So when we watch OitNB’s Piper, Taystee, Pennsatucky, Big Boo, Poussey, et al go about their lives inside the prison, it’s a rare opportunity for viewers.

The women’s interactions are calculated exclusively to satisfy their own desires, aspirations, and agendas. They are not performing for the Male Gaze (in fact, it’s all from women’s perspectives). They are no longer conforming to standards anyone else created. They are “free” to create a society that exists only to support themselves, not to keep them down in relation to another, more privileged group.

And the show itself is free to give them the screentime to do this.

Though the women have literally less freedom than female characters in most shows or film, by removing traditional societal rules from the playing field, “Orange is the New Black” gives its female characters fewer limits and more room to portray a wide swath of women and interpersonal dynamics than any other show.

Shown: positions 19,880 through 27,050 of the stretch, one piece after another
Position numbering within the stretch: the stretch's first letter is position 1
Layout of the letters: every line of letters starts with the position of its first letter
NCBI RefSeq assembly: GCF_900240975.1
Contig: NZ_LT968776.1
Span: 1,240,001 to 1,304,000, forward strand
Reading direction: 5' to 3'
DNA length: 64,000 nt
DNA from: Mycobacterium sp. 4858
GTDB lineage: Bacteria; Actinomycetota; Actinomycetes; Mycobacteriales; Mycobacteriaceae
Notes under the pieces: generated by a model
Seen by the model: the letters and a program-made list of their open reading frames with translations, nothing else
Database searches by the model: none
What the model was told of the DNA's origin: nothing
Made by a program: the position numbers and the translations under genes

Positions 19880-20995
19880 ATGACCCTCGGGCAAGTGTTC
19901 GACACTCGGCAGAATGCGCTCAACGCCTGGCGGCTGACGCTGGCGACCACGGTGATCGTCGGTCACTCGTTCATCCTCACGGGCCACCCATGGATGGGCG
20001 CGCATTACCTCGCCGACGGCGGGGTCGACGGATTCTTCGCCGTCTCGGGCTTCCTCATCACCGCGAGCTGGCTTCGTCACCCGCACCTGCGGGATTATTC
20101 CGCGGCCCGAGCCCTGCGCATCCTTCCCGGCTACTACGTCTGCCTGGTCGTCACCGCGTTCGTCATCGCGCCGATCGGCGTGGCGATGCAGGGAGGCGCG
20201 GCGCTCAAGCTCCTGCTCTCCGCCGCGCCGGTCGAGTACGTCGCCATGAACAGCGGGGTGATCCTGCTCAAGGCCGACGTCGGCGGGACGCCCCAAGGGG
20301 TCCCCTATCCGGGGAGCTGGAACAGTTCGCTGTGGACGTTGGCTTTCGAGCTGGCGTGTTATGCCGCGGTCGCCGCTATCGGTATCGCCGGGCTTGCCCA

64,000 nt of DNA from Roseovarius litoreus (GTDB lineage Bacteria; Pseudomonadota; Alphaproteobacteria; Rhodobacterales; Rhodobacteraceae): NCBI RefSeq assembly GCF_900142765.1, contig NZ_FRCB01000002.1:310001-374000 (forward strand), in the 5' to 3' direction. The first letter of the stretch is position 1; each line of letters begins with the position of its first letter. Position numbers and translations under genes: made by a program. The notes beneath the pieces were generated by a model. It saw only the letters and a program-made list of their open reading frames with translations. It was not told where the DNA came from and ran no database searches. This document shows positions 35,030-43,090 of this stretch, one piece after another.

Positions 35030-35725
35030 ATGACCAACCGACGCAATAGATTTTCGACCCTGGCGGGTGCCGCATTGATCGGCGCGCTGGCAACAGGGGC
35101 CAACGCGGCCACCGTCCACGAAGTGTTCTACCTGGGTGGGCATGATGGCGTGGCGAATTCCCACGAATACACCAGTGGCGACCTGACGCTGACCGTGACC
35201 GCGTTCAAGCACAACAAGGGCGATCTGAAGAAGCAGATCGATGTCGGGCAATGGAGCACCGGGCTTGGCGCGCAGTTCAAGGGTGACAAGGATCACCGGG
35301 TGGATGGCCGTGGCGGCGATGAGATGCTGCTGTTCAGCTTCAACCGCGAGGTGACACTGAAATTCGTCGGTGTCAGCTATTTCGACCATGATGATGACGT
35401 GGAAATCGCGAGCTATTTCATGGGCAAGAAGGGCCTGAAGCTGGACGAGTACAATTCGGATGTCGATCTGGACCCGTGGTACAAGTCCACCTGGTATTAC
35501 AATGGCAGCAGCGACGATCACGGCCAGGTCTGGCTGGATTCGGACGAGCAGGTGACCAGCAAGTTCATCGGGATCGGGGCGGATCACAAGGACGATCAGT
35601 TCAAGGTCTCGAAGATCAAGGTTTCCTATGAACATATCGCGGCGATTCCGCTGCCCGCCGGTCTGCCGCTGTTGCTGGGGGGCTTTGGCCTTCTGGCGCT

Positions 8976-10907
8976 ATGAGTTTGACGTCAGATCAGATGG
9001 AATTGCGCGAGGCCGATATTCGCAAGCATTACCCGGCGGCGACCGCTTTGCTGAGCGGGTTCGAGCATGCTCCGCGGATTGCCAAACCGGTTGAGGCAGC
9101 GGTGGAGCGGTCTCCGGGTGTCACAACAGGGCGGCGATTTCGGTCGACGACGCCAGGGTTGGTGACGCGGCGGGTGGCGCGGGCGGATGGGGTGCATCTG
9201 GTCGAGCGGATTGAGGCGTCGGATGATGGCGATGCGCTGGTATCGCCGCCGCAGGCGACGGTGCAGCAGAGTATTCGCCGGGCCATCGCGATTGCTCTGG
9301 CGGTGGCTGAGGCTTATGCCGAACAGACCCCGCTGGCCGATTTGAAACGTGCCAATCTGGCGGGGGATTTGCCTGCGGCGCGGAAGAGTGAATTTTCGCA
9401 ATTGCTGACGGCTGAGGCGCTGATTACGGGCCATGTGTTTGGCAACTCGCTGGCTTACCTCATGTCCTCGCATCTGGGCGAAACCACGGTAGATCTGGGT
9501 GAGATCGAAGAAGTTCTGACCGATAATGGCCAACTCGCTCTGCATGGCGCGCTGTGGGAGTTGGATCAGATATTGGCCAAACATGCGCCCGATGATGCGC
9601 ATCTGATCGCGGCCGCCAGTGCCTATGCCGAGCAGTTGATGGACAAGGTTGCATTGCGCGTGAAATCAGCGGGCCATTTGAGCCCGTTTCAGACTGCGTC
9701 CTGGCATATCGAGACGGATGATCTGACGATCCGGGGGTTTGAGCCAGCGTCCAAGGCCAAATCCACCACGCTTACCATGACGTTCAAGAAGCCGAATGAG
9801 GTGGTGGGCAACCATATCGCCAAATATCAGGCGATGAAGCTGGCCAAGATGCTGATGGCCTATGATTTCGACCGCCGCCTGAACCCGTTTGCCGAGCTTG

The time the show gets to spend—and the characters & actresses get to spend—purely on women’s stories can now take up almost the entirety of the show, instead of being restricted to just one or two scenes.

That’s progress. That’s what I think the Bechdel test is really trying to achieve.

But isn’t it kinda messed up that, in order to set female characters free from these boundaries, TV had to put ‘em in prison?


*Of course, as with anything that’s gaining near-universal acclaim, there are dissenters. There’s even someone who thinks it’s today’s modern Slave Narrative. (But, really, when even Jezebel commenters think you’re overreacting—and you haven’t even watched the whole series—your argument may not be water-tight).